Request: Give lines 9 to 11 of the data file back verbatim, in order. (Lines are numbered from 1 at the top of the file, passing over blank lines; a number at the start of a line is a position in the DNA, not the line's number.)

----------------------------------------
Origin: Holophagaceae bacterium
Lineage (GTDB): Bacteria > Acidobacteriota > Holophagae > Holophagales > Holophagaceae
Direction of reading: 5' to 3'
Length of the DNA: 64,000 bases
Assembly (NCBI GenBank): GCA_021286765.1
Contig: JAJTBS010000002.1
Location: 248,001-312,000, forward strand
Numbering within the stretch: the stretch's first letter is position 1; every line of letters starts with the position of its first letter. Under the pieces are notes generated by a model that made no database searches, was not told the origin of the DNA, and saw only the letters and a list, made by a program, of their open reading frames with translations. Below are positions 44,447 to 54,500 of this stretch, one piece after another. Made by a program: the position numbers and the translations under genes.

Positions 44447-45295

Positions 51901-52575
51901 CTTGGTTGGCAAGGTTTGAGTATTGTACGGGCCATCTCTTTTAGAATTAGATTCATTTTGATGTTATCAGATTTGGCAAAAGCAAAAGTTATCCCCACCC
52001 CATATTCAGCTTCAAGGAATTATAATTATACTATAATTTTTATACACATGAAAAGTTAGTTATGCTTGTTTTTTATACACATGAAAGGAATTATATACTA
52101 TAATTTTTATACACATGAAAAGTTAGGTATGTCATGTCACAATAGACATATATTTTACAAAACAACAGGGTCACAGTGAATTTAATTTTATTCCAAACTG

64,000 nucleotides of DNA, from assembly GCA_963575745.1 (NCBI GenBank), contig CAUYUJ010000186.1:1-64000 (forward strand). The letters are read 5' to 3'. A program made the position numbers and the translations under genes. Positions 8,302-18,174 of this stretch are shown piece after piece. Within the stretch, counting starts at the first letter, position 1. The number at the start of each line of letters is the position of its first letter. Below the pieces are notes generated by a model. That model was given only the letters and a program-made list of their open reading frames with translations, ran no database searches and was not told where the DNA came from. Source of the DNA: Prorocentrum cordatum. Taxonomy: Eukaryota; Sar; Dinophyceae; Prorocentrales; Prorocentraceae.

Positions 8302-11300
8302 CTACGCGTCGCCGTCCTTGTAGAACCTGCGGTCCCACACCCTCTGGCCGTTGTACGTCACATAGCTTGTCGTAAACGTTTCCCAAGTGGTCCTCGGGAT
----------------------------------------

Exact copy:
Positions 44447-45295

Positions 51901-52575
51901 CTTGGTTGGCAAGGTTTGAGTATTGTACGGGCCATCTCTTTTAGAATTAGATTCATTTTGATGTTATCAGATTTGGCAAAAGCAAAAGTTATCCCCACCC